HM Revenue and Customs Brief 38/10
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Issued 2 September 2010
Finnish Greek and Irish dividends
Claims by individuals for dividend tax credits in respect of dividends
received before 5 April 2008.
This is a re-issued version of Revenue & Customs Brief 73/09.
If you receive dividends from a foreign company, for the 2008-09 tax year and
subsequent tax years the law entitles you to a dividend tax credit equal to one
ninth of the amount of the dividend in certain prescribed circumstances.
Some taxpayers have claimed dividend tax credits for earlier years in respect
of their foreign dividend income. They say that judgements of the European Court
of Justice in relation to the systems of dividend taxation in some other Member
States indicate that the UK system was unlawful under the EC Treaty because it
treats UK and foreign dividends differently.
HM Revenue & Customs (HMRC) does not accept this argument in general.
However, based on legal advice, HMRC will accept claims for some earlier years
in relation to dividends from Finland and Greece, and certain Irish dividends.
In these cases a form of Corporation Tax is paid in the other country and there
is no withholding tax on outbound dividends.
If you received such dividends, you suffered potential double taxation from
the underlying tax on profits payable by the company and then again from the UK
Income Tax you paid on the dividend. However, unlike UK dividends there was no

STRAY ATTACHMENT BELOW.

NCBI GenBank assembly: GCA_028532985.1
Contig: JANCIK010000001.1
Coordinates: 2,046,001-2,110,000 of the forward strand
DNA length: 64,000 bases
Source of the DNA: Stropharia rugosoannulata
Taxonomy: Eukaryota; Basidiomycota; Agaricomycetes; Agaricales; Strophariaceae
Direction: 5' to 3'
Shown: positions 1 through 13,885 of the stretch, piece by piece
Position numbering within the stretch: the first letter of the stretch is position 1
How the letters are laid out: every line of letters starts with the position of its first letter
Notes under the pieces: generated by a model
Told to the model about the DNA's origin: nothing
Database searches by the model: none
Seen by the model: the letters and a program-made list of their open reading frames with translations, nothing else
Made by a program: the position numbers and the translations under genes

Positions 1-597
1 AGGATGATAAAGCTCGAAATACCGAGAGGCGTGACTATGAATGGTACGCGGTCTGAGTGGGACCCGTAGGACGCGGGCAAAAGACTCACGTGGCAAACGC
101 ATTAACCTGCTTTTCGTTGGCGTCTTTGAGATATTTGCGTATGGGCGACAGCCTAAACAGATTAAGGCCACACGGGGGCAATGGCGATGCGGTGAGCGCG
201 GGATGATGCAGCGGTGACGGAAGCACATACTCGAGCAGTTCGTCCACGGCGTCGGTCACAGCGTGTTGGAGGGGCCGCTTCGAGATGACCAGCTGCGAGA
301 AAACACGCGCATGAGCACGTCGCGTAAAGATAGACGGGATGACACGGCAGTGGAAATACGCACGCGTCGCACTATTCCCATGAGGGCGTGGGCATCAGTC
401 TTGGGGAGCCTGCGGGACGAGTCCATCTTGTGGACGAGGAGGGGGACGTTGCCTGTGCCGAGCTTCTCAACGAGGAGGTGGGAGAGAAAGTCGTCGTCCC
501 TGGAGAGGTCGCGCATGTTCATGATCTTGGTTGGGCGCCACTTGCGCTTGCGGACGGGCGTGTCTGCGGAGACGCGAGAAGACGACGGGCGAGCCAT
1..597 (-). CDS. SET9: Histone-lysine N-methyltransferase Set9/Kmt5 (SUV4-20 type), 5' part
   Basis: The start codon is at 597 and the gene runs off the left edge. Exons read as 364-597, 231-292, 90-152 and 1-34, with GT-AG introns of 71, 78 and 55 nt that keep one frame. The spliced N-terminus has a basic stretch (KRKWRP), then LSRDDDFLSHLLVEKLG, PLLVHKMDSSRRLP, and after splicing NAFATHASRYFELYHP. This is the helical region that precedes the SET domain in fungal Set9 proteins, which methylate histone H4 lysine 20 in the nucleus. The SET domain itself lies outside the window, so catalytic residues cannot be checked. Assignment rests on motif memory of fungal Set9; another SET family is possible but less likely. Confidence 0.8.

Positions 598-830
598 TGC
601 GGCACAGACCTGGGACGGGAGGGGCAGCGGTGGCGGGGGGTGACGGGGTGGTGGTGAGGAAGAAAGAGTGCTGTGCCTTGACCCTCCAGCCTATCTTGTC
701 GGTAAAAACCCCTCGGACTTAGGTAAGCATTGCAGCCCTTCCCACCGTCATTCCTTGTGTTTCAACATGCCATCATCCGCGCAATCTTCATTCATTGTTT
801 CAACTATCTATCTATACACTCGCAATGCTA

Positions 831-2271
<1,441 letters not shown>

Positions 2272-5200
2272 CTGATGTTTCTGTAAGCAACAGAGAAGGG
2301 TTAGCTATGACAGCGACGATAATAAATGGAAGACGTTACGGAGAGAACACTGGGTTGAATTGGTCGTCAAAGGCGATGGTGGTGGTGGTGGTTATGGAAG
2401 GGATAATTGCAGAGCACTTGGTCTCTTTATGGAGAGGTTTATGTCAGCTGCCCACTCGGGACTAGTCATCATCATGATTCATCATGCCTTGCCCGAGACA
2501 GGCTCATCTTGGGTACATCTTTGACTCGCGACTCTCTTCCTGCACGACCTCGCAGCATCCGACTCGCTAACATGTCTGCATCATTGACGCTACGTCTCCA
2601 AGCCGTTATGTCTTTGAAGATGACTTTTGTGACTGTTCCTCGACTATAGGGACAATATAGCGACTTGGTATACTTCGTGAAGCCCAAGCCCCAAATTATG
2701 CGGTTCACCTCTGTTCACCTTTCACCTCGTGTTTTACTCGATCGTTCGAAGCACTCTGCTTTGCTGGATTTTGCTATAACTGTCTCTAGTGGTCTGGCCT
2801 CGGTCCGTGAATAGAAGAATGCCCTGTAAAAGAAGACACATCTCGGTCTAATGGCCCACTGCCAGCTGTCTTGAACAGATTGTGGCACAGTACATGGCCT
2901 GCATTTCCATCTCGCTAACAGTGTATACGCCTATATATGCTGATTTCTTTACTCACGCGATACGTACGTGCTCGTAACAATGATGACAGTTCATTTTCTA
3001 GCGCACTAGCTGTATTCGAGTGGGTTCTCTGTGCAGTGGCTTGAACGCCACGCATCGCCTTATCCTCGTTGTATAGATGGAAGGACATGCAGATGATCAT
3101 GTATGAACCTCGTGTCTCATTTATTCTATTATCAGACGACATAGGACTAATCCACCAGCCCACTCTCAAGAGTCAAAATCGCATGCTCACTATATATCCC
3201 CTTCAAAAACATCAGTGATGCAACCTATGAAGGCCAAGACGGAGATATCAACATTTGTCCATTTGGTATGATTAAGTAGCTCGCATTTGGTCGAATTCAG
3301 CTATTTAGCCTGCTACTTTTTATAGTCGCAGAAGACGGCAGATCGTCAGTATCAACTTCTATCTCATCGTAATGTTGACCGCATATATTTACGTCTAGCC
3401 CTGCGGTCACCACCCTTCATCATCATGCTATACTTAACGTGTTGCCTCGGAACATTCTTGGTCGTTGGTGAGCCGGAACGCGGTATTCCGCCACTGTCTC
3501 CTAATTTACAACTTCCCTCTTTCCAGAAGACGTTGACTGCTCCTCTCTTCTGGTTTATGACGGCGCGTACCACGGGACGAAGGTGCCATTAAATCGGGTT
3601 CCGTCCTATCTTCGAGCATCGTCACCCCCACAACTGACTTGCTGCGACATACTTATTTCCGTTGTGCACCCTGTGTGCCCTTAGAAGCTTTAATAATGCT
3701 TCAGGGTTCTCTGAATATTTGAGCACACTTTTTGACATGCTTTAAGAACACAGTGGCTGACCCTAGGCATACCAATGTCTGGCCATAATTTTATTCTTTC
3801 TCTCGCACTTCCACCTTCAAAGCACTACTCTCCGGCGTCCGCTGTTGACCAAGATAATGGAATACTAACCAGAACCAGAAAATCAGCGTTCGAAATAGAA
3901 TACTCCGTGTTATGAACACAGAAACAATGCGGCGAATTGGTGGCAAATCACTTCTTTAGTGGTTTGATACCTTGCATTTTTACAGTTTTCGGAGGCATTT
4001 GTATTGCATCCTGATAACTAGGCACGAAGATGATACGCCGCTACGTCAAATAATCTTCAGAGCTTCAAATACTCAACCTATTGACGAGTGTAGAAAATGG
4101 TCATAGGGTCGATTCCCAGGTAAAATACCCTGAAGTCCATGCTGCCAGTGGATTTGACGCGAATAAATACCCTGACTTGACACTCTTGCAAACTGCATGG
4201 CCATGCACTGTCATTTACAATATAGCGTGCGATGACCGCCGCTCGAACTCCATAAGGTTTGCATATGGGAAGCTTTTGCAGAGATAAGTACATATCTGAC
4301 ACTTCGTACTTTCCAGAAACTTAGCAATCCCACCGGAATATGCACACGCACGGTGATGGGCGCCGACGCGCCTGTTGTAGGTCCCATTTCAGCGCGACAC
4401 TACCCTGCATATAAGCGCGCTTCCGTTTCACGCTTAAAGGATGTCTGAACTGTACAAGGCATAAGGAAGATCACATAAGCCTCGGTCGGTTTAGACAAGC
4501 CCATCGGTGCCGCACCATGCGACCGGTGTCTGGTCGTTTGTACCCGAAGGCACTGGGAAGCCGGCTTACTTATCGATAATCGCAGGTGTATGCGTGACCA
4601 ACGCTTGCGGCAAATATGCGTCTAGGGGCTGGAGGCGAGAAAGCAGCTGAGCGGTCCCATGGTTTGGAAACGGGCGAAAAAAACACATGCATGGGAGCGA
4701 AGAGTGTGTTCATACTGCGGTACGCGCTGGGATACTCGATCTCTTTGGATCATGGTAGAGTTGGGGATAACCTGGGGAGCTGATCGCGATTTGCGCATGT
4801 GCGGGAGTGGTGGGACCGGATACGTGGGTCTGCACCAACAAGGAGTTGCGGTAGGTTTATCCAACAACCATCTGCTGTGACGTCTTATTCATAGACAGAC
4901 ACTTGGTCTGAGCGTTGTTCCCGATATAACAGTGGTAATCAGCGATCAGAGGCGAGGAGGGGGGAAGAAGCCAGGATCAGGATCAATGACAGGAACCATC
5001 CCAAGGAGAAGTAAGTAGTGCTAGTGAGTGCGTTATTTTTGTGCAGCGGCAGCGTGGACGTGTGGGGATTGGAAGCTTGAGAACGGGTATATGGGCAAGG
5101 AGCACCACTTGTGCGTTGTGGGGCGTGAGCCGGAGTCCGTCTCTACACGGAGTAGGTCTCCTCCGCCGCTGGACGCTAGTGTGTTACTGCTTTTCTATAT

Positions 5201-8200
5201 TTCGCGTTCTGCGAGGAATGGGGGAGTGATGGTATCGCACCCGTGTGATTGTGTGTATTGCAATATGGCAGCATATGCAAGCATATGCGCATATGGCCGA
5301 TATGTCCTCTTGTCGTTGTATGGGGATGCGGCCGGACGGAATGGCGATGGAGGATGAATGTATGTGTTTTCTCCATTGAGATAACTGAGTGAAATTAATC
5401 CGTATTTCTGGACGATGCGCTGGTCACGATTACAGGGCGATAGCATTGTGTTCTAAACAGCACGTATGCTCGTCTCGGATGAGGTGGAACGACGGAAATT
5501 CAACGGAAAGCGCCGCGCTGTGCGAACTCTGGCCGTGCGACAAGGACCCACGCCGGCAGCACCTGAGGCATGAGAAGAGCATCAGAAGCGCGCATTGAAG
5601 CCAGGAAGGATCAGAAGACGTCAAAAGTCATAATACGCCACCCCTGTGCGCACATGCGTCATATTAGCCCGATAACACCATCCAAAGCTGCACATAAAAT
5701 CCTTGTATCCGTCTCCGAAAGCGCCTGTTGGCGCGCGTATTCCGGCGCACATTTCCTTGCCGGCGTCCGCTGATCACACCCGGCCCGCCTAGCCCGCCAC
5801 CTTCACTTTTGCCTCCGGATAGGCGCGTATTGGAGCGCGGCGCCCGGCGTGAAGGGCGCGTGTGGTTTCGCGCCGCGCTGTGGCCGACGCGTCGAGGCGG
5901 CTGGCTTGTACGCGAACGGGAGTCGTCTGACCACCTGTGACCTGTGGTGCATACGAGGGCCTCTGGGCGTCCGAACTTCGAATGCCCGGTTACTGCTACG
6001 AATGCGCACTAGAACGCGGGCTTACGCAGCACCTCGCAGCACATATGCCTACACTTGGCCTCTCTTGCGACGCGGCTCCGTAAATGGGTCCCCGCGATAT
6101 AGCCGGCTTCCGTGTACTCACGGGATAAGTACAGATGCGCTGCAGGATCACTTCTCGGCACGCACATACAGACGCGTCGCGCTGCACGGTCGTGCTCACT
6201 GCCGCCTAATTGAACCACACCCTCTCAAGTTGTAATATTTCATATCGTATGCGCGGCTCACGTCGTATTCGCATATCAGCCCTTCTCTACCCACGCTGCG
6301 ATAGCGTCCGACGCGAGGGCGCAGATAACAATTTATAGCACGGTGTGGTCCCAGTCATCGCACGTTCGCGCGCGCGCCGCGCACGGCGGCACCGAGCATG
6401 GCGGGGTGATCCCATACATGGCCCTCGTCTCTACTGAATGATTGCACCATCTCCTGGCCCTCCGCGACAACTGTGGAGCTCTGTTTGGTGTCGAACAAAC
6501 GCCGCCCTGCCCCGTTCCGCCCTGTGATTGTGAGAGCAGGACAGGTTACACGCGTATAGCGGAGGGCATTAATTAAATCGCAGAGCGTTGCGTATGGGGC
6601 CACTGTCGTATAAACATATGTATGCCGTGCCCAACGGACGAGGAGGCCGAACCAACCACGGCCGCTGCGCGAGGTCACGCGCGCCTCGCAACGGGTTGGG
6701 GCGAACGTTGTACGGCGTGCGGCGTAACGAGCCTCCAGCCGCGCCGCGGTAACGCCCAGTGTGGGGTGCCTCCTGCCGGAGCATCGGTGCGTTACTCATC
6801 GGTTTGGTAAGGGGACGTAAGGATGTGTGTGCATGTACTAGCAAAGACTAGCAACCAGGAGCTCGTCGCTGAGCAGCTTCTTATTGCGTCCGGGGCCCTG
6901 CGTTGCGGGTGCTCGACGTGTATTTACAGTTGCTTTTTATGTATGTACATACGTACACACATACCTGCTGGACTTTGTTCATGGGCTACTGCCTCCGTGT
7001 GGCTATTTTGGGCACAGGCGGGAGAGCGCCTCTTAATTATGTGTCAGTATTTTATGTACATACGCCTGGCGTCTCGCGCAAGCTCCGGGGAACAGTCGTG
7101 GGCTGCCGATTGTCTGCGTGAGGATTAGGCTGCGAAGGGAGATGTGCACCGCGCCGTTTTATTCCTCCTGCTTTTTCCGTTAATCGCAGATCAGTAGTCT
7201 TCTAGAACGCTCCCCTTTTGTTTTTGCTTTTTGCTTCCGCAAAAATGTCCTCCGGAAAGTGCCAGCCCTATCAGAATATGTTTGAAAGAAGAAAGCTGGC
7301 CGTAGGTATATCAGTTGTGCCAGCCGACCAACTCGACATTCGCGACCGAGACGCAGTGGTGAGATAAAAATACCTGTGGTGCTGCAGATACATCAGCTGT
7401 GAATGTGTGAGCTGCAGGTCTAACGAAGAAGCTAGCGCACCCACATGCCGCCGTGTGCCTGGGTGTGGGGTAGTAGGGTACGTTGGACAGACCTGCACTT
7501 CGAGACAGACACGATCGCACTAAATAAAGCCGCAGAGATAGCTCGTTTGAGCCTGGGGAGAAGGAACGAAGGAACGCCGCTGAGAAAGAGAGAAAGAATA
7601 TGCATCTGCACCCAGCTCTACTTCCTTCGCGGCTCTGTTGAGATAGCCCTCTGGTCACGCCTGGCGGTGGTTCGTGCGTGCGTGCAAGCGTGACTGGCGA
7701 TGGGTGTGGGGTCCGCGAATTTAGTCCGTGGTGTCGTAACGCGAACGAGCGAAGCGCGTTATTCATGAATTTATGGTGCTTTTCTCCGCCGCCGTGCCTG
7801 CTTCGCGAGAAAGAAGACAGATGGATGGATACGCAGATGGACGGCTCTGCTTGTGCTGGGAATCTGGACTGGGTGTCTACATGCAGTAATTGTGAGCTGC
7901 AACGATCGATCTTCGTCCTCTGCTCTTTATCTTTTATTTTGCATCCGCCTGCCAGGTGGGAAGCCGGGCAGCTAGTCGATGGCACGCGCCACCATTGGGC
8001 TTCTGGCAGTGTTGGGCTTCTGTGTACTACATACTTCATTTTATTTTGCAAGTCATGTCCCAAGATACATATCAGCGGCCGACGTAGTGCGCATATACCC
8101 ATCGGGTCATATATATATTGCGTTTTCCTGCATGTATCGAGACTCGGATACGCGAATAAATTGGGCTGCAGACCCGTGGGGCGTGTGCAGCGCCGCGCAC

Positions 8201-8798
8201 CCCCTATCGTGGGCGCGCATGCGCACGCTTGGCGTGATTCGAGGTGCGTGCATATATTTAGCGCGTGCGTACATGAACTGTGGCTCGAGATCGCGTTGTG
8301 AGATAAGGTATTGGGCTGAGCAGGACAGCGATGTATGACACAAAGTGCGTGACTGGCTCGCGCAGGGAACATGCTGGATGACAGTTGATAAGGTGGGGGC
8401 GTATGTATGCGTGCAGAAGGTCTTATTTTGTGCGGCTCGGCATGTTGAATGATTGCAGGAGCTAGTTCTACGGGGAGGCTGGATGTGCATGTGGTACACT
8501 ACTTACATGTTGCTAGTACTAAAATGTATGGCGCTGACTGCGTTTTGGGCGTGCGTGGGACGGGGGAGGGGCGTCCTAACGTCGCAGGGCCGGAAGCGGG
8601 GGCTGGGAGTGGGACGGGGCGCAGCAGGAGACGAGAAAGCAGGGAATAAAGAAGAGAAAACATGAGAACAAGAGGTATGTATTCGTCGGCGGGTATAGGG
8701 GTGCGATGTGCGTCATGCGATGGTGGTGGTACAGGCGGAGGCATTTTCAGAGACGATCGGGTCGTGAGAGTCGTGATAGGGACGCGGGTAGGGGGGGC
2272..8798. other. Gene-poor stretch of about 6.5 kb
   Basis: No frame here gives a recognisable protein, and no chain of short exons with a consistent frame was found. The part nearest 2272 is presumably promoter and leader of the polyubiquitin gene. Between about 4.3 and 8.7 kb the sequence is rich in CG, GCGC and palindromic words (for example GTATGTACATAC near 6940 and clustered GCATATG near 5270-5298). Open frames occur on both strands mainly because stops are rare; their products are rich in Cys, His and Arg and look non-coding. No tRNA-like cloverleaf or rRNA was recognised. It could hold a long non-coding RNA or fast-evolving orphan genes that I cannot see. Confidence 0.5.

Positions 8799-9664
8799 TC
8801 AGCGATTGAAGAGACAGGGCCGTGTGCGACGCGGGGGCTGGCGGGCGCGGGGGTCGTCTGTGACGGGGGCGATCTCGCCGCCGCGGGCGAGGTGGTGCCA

dividend tax credit to give you partial relief from the double taxation. Also,
there was no foreign withholding tax which, after credit for foreign tax credit
relief is given, has the effect of removing or significantly reducing any
liability you might have to UK Income Tax.
This guidance tells you whether and how the change of approach will affect
How the change takes effect
If you received dividends from a company resident in Finland, Greece or
Ireland prior to 6 April 2008, you may claim a dividend tax credit equal to one
ninth of the amount of the dividend for the 2007-08 and earlier tax years, back
This does not apply, however, to dividends from Irish investment funds which
are not chargeable to Irish tax on their relevant income or gains. These include
Irish International Financial Services Centre funds. Ask your financial advisor
or broker if you are not sure whether the Irish shares you hold are in this type
of fund, or check the information about taxation in the fund's prospectus.
If you are a basic rate taxpayer, your dividend income is chargeable at the
dividend ordinary rate of 10 per cent. After the change the availability of the
dividend tax credit reduces the effective rate to nil.
If you are a higher rate taxpayer, your dividend income is chargeable at the
dividend upper rate of 32.5 per cent. After the change the availability of the
dividend tax credit reduces the effective rate to 25 per cent.
Foreign dividend income £9,000
Tax credit £1,000
10% on £10,000 = £1,000
Less tax credit £1,000
Total tax due = Nil
Foreign dividend income £90,000
Tax credit £10,000
32.5% on £100,000 = £32,500
Less tax credit £10,000
Total tax due = £22,500
How to make a claim
You can take some simple steps to claim back the tax you have overpaid:
If you have any queries in relation to this, please contact Andrea Pierce on
Tel 020 7147 2591.
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Article Published/Sorted/Amended on Scopulus 2010-09-06 15:19:04 in Tax Articles